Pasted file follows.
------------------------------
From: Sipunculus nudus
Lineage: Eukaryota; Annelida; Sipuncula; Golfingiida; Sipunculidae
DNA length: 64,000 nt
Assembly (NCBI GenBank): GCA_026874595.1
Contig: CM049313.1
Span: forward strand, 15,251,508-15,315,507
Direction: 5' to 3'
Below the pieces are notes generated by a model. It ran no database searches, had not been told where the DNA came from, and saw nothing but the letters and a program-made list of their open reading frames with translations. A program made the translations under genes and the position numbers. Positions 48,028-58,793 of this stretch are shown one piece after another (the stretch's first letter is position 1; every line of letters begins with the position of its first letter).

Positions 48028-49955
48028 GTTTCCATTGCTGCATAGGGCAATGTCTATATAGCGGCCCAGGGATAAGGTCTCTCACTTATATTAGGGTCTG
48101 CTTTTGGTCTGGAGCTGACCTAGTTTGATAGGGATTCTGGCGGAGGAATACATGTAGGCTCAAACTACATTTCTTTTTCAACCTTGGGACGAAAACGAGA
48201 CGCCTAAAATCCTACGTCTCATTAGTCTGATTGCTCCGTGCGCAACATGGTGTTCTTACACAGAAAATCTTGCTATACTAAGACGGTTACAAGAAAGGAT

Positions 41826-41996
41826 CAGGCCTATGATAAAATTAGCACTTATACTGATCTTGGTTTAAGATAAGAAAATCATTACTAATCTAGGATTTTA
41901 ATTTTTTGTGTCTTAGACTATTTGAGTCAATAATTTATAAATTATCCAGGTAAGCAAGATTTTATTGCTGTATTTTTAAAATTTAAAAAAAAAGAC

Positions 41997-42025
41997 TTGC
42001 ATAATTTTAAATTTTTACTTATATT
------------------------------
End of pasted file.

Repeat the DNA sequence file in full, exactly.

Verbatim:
From: Sipunculus nudus
Lineage: Eukaryota; Annelida; Sipuncula; Golfingiida; Sipunculidae
DNA length: 64,000 nt
Assembly (NCBI GenBank): GCA_026874595.1
Contig: CM049313.1
Span: forward strand, 15,251,508-15,315,507
Direction: 5' to 3'
Below the pieces are notes generated by a model. It ran no database searches, had not been told where the DNA came from, and saw nothing but the letters and a program-made list of their open reading frames with translations. A program made the translations under genes and the position numbers. Positions 48,028-58,793 of this stretch are shown one piece after another (the stretch's first letter is position 1; every line of letters begins with the position of its first letter).

Positions 48028-49955
48028 GTTTCCATTGCTGCATAGGGCAATGTCTATATAGCGGCCCAGGGATAAGGTCTCTCACTTATATTAGGGTCTG
48101 CTTTTGGTCTGGAGCTGACCTAGTTTGATAGGGATTCTGGCGGAGGAATACATGTAGGCTCAAACTACATTTCTTTTTCAACCTTGGGACGAAAACGAGA
48201 CGCCTAAAATCCTACGTCTCATTAGTCTGATTGCTCCGTGCGCAACATGGTGTTCTTACACAGAAAATCTTGCTATACTAAGACGGTTACAAGAAAGGAT

Positions 41826-41996
41826 CAGGCCTATGATAAAATTAGCACTTATACTGATCTTGGTTTAAGATAAGAAAATCATTACTAATCTAGGATTTTA
41901 ATTTTTTGTGTCTTAGACTATTTGAGTCAATAATTTATAAATTATCCAGGTAAGCAAGATTTTATTGCTGTATTTTTAAAATTTAAAAAAAAAGAC

Positions 41997-42025
41997 TTGC
42001 ATAATTTTAAATTTTTACTTATATT